Wednesday, August 03, 2005

Bucking the Revolution! At Least Two Libraries Dragging Patrons into the Future Their Way - Whether Patrons Like it or Not!

Two library systems have announced that they are providing digital e-books to their patrons. Maricopa Library District and Hawaii State Library Systems have each announced that they are teaming with to provide exciting new services to patrons.

An interesting aspect of each program is that in an age in which over fifteen million iPods have been sold, doesn't support that technology! Preferring clumsy Microsoft Windows Media Player, the company - and libraries who partner with them - apparently believe that iPod owners aren't worth the effort. In trying to come accross as cutting edge by providing new services using new technology, they demand allegiance to the stuffy monopoly of Microsoft instead of appealing to the true innvators in the MP3 world.

An interesting demonstration of counter-revolution: Why adopt cutting edge technology when blunt-edge will do? After all, blunt edge is Windows compatible!

Go figure!?

Tuesday, August 02, 2005

A New Definition of Reality!

Dr. Sam Vakin, writing in The Global Politician strains to give us a definition of the book, vis a vis e-books, that demonstrates print's inherent foibles. In his desperate attempt to describe print in terms that show it is inferior to books in digital format, he declares:

"Ostensibly, consumers should gravitate to the feature-rich and much cheaper e-book. But they won't - because the medium is as important as the text message. It is not enough to own the same content, or to gain access to the same message. Ownership of the right medium does count. Print books offer connectivity within an historical context (tradition). E-books are cold and impersonal, alienated and detached. The printed word offers permanence. Digital text is ephemeral (as anyone whose writings perished in the recent bloodbath or Deja takeover by Google can attest). Printed volumes are a whole sensorium, a sensual experience - olfactory and tactile and visual. E-books are one dimensional in comparison. These are differences that cannot be overcome, not even with the advent of digital "ink" on digital "paper". They will keep the print book alive and publishers' revenues flowing."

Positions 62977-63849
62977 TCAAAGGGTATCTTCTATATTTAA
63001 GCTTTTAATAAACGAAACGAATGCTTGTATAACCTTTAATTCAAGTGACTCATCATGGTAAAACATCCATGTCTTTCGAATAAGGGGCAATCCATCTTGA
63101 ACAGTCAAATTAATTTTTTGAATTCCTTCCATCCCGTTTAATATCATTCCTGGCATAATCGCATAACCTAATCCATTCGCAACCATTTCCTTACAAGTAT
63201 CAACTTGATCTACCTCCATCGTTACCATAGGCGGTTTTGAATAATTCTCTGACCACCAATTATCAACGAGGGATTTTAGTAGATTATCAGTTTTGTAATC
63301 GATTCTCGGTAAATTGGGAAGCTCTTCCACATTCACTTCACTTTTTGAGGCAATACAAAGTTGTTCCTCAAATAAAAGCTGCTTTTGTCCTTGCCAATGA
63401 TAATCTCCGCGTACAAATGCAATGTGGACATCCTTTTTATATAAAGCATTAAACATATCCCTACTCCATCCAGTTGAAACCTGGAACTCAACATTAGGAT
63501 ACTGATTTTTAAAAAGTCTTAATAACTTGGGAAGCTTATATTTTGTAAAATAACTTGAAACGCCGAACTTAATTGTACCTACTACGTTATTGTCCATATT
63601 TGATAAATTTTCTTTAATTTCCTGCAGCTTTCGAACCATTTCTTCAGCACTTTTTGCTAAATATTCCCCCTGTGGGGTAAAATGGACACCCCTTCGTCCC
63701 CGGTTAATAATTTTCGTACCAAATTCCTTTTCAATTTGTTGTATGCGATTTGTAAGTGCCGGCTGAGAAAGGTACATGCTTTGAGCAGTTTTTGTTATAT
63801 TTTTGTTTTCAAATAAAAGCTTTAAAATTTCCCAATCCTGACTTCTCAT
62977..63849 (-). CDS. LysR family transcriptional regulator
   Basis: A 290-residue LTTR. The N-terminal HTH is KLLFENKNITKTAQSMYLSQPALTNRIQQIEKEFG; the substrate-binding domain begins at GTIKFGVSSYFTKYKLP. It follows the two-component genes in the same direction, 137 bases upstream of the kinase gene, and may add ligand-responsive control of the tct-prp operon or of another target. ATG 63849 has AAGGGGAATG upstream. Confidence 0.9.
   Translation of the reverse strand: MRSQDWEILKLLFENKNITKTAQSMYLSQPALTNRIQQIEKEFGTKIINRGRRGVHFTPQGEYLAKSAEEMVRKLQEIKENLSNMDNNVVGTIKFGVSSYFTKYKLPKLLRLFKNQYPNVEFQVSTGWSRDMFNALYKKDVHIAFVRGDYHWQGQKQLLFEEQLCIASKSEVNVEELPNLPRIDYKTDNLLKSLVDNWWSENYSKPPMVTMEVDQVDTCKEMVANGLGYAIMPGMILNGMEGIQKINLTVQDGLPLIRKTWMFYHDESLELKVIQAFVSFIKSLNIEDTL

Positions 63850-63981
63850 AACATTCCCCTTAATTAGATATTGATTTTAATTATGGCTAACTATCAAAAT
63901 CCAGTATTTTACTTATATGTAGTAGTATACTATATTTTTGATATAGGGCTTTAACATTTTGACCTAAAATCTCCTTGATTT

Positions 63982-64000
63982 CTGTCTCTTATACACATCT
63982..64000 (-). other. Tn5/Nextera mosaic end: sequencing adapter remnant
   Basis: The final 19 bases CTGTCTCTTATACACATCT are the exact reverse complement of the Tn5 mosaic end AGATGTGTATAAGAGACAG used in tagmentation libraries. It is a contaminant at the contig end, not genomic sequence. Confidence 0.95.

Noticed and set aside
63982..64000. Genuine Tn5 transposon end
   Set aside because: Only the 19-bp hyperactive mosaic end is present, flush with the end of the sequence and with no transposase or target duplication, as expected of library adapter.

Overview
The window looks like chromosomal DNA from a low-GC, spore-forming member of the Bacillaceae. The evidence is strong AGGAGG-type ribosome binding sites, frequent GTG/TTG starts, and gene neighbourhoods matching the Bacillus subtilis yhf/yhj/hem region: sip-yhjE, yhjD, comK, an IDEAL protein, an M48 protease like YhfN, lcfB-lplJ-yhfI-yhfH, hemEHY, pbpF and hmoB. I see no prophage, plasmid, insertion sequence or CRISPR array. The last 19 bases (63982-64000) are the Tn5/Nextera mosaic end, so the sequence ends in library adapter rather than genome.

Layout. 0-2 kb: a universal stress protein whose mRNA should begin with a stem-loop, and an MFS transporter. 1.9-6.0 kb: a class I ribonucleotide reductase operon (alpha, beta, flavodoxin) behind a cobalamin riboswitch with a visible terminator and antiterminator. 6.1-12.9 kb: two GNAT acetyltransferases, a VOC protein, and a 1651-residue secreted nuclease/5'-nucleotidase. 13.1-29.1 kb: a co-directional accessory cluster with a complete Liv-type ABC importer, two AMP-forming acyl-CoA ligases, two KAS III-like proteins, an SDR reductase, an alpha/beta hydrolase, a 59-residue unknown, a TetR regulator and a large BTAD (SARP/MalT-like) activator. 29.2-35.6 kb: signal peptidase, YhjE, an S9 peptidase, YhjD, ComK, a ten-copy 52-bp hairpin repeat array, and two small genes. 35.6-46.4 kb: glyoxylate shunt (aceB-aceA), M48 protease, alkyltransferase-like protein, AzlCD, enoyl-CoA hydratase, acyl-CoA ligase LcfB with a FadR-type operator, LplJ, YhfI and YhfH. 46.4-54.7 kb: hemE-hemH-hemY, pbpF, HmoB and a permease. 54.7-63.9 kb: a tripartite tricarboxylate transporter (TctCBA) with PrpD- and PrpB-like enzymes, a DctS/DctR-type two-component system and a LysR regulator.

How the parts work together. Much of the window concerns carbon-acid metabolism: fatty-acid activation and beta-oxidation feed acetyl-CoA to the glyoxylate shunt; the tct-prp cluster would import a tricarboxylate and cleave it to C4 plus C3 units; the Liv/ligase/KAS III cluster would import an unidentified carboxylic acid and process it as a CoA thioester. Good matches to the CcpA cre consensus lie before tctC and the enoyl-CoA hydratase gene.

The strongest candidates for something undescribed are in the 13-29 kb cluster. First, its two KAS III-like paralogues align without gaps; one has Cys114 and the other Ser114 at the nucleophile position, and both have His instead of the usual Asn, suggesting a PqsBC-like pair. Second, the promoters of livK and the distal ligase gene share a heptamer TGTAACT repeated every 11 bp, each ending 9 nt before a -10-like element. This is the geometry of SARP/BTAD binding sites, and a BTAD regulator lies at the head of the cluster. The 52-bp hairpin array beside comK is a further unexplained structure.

Perhaps he has forgotten that computers, too, exist in three dimensions, and possess smell and other sensory attributes? It appears to me that his "criticisms" of print are also print's greatest virtues: they exist in the gestalt, the here and now. And, we humans are to be criticized as preferring books because we can hold them, use them without restriction and enjoy them right here, right now?

I'm confused....

Yahoo! and Google's Library Initiatives: The New OPAC's?

BusinessWeekOnline's Stephen Wildtrom recently wrote an interesting article about Yahoo!'s and Google's digital library initiatives. In the article, he makes observations that support a point I've been making continuously on this blog: that Google's "project ocean" will essentially create an online index to the great books of the world. Who knows? Perhaps we're on the verge of a rennaisance in libraries! Mr. Wildstrom concludes with the following observations:

"Even if I end up having to go to a university library to see the whole book, this still strikes me as a powerful tool that I would have died for back in my student days. As useful as the Web is, Google Print shows how much is missing. It's good to see it gradually coming within clicking distance."

Monday, August 01, 2005

Forbes' interesting comment on the "Invisible Web"

Steve Manes has written an interesting essay in the Digital Tools section of Forbes, titled "Google Isn't Everything." With cute, lay-persons' wonder he describes his discovery of the invisible web and the revelation that there beauty is only skin deep!

Most interesting, however, are his comments about arrangement of the resources in the library websites. Sounds vaguely similar to complaints librarians have heard for centuries regarding arrangement of collections. Remember Ranganathan's Fourth Law: Save the time of the reader.

Perhaps Yogi Berra was right again: The more things change, the more they remain the same....

Library Journal article about "LibraryCity" raises more questions than answers

In the article about an apparently interesting and innovative project called LibraryCity [Note: no spaces, a la modern tech patois], the adivosory librarian, Tom Peters is described as:

"an e-book usability expert as well as former director of the Center for Library Initiatives at the Committee on Institutional Cooperation (CIC), the academic consortium of the Big Ten universities and the University of Chicago."

Keep in mind an earlier posting below in which the University of Chicago is in the process of building what is being touted as being the largest print library in North America!

The highlight of the article comes when Peters is quoted:

“Our goal is to construct a worldwide digital library of both public-domain and copyright-protected e-books... LibraryCity wants to stretch the traditional notion of a library… For example, we will make it possible for readers to post study guides, comments, and other documents that support the continued use of public-domain information as well as copyright-protected e-books.” It’s not yet clear how that would work.

But it will be fun to see them try....